By TIM NICKENS
© St. Petersburg Times, published April 2, 2000
TALLAHASSEE -- From Tennessee Street, drivers can see the blue sign in the window of Carlos' Cuban Cafe.
George W. Bush for president.
Bob Poe, the Seminole County business consultant who is the new chairman of the Florida Democratic Party, ate a Cuban sandwich there anyway as he sketched his vision of the future for the state's once dominant party.
"We have to show it's safe to be a Democrat," Poe said as he talked of recruiting candidates and packaging campaign issues.
He sounded like every baseball manager in spring training. He has no wins or losses on his record, and there's every chance this could be the year things turn around.
The chairman of the Democratic Party has about as much job security as a baseball manager. Poe is the fourth in less than two years. In fact, Charles Whitehead is the only truly successful party chairman in the past two decades.
Whitehead came out of retirement last year to rejuvenate the state party, which was in debt and rudderless. He called in favors, bringing in President Clinton for a fundraiser and raising about $2-million before unexpectedly giving up the job because of health reasons.
Poe comes from a county dominated by Republicans and is hardly a household name even among Democratic activists and legislators. He was not the first choice to succeed Whitehead. Some Democrats dreamed of a big name such as U.S. Sen. Bob Graham or Attorney General Bob Butterworth becoming the titular head of the party.
When that went nowhere, Poe quickly came to the forefront with backing from Whitehead and others. He was unopposed last weekend when he won the right to serve at least the rest of Whitehead's term, which expires after the November elections. Whitehead calls Poe "the person who really wanted to go after it -- and absolutely qualified."
"He's feisty, and he's going to speak out," said Rep. Lois Frankel, D-West Palm Beach, who is recruiting candidates for state House races.
Poe gives the party chairmanship a different look.
For starters, the car enthusiast is probably the only Democratic chairman who once owned a Rolls Royce (the car was once owned by John Travolta, and Poe planned to sell it back to him before it was totaled in a wreck). He also is a former Orlando Magic executive who now works with start-up companies and those in trouble, so he ought to be accustomed to rebuilding jobs.
But the change also sends another message.
Despite his successes, Whitehead was still regarded in some corners as a retired Panama City car dealer more associated with the past than the future.
Before that, Mitch Ceasar was viewed as too liberal and too busy heading the Broward Democratic Party and working his lobbying deals to devote full attention to the state party.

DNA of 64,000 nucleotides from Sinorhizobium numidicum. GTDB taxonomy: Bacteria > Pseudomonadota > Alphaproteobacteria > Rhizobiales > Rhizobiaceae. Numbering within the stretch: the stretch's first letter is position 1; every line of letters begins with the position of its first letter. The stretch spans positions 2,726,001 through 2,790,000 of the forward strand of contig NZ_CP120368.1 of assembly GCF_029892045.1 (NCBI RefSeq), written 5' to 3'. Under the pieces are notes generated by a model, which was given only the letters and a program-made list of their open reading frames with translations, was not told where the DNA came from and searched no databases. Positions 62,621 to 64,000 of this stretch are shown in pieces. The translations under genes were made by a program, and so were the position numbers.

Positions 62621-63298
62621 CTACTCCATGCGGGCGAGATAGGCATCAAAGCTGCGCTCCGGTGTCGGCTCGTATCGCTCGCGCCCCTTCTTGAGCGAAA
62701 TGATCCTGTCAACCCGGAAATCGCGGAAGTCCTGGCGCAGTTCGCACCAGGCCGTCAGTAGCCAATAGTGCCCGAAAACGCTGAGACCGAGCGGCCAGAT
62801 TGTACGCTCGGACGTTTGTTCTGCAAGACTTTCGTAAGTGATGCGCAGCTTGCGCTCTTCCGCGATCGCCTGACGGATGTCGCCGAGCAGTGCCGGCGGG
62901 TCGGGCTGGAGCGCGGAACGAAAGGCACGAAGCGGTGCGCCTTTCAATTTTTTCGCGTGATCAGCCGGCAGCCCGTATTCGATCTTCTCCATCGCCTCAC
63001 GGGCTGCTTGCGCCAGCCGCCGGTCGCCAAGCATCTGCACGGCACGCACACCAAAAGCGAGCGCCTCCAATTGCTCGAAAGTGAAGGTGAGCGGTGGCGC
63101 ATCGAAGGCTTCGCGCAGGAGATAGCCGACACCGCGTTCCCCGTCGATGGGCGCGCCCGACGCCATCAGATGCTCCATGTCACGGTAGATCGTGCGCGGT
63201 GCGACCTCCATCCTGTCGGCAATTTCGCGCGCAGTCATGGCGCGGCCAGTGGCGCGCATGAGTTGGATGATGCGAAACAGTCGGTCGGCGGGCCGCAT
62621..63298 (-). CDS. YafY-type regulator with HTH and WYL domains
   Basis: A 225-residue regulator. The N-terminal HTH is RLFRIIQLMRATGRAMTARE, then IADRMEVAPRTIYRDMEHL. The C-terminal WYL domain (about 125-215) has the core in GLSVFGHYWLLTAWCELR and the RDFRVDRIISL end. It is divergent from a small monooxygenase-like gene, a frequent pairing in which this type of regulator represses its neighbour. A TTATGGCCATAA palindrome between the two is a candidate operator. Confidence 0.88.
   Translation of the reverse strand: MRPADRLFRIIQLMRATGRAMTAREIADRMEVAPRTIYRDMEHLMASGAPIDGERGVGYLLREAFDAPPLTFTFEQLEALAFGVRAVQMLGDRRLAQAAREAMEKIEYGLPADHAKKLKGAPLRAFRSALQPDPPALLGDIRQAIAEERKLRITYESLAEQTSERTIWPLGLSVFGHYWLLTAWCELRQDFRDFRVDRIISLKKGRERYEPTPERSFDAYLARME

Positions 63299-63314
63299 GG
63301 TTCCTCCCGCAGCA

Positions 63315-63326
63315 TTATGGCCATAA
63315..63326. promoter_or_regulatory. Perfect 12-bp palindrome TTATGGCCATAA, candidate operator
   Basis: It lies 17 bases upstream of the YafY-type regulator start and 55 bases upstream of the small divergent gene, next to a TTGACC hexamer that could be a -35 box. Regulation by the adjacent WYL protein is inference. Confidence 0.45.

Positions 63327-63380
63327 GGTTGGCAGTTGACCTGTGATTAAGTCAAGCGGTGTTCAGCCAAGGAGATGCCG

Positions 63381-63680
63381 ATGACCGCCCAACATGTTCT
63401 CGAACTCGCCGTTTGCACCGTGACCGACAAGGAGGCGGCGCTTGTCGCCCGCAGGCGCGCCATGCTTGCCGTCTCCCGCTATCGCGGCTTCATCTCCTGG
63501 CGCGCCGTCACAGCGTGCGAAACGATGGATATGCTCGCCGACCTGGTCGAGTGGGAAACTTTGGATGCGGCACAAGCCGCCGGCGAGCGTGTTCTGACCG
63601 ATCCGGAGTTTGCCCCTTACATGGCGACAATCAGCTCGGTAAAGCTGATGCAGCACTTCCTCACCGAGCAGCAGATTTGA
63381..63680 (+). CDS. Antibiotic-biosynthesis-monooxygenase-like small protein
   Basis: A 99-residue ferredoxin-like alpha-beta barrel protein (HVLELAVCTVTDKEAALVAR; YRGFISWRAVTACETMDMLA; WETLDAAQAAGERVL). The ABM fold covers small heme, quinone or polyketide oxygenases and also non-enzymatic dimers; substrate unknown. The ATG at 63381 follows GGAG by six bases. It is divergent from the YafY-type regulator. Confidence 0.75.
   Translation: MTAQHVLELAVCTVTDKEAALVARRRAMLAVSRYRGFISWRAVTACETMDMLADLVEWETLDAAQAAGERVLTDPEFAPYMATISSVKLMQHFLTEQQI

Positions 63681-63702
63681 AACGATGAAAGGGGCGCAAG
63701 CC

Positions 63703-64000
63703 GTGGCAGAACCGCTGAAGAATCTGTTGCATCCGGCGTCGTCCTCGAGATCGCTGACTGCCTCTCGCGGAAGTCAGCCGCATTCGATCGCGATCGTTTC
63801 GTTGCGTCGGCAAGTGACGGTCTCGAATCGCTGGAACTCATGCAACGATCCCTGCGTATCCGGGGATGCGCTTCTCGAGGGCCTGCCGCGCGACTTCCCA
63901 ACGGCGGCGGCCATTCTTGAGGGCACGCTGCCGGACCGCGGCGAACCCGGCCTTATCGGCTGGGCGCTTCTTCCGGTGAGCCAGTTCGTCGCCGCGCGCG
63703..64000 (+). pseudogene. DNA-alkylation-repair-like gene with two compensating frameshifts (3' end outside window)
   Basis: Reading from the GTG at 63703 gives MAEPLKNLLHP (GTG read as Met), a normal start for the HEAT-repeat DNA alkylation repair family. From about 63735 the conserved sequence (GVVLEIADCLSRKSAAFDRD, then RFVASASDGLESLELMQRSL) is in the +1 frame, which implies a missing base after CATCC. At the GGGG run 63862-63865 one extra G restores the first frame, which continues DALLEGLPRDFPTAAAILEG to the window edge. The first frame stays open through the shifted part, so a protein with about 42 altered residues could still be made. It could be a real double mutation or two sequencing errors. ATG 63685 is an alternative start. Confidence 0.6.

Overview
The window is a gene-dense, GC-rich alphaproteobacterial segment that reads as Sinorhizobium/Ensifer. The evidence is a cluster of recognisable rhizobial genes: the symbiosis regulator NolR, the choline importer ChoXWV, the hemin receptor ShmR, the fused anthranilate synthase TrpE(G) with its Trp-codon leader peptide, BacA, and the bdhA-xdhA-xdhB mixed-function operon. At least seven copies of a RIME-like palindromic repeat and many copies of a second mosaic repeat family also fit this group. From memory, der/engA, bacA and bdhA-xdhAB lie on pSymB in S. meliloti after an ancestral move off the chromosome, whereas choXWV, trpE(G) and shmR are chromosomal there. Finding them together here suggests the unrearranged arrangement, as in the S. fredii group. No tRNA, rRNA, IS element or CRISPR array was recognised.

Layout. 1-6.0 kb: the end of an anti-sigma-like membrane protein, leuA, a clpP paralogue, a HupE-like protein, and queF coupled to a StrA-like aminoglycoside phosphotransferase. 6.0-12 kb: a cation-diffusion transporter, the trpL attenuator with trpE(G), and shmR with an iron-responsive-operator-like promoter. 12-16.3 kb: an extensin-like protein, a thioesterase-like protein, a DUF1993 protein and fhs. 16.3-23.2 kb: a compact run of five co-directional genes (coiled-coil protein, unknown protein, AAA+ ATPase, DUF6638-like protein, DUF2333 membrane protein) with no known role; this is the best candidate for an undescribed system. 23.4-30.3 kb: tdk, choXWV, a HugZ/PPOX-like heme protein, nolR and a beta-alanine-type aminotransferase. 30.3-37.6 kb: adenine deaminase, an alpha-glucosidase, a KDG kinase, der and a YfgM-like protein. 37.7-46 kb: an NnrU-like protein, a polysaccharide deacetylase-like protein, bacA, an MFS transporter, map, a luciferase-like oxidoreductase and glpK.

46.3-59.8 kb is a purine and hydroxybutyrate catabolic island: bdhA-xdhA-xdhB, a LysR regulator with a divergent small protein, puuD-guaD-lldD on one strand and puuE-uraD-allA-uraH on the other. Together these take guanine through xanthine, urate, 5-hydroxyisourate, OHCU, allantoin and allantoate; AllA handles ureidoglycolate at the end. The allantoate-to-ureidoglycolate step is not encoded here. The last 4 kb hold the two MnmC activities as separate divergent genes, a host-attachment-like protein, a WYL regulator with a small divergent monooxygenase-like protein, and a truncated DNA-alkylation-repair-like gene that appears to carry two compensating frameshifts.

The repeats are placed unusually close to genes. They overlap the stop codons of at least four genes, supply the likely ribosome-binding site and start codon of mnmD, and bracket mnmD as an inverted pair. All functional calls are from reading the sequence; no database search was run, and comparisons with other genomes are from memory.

Before that, Terrie Brady was a teachers union leader in Jacksonville who rarely returned reporters' telephone calls to present the party's view.
Meanwhile, state Republican Party Chairman Tom Slade filled columns of newspaper articles with his colorful quotes on Florida politics. His successor, Al Cardenas, the first Hispanic head of the state GOP, delivers insightful spin in a softer tone.
Now along comes Poe, a counter to some of the more liberal Democrats in the Legislature. He comes from the I-4 corridor, which stretches from Tampa Bay through the Orlando area to Daytona Beach and is filled with swing voters who can decide close elections.
"Ideologically," Poe said, "I'm right in the middle."
Between meetings with legislators and a crash course at party headquarters, Poe offered a couple of observations that indicate he is not wearing rose-colored glasses.
"My question has been if we are right on all of the issues and they are still electing Republicans, what's wrong here?" he mused. "I'll tell you what's wrong. It's a failure to communicate."
With a background in marketing and radio, Poe is thinking of ways to correct that. He is familiar with political air wars, having helped produce commercials attacking the ill-fated tax on services in 1987.
Second, Poe acknowledged that the Democrats' bench strength is thin. Graham is over 60; Butterworth and Insurance Commissioner Bill Nelson are over 50. Grooming young Democrats for runs at statewide offices will be a priority.
Poe sounds smart enough to admit what he doesn't know. For example, he acknowledged that he is not sure how Gov. Jeb Bush's efforts to replace affirmative action in university admissions and state contacting will affect the elections beyond increasing turnout among black voters.
He does know that how Bush and Republican legislators are governing is as much a campaign issue as the policies they are pursuing.
"There is no peripheral vision," Poe said. "There is only tunnel vision, and they are barreling down the highway."
If nothing else, Poe offers a decent quote -- and attention to detail.
On the way out of the cafe, he convinced the owner to add a sign in the window for Al Gore.